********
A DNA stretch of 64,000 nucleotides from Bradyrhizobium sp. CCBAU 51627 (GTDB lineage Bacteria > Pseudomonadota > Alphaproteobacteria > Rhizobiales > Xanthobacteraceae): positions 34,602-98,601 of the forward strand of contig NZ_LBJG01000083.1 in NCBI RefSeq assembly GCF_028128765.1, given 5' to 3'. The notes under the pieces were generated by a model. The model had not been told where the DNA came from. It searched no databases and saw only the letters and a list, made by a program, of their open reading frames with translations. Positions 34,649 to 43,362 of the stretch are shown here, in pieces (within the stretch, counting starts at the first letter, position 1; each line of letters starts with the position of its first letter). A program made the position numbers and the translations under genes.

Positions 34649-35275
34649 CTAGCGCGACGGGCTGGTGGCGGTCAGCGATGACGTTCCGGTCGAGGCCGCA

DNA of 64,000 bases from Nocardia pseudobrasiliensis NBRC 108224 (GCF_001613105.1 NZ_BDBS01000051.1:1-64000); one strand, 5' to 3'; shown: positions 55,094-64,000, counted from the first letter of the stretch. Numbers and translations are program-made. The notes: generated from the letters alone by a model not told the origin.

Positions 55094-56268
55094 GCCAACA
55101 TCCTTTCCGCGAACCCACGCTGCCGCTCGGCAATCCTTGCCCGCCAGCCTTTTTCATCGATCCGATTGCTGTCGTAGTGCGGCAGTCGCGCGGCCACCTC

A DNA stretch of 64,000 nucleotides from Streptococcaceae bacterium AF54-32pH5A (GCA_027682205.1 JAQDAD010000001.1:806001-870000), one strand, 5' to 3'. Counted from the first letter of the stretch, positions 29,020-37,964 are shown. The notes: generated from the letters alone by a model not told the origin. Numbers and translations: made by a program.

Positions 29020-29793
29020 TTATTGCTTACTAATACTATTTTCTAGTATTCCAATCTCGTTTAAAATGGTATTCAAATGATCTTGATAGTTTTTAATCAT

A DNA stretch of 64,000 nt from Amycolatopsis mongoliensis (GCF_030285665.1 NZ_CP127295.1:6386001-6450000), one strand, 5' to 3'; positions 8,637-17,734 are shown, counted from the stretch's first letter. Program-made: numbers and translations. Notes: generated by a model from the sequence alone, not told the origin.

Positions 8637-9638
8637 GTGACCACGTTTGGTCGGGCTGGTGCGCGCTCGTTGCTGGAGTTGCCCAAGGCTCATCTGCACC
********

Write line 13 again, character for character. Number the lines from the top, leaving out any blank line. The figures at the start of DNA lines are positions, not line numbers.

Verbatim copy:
8637 GTGACCACGTTTGGTCGGGCTGGTGCGCGCTCGTTGCTGGAGTTGCCCAAGGCTCATCTGCACC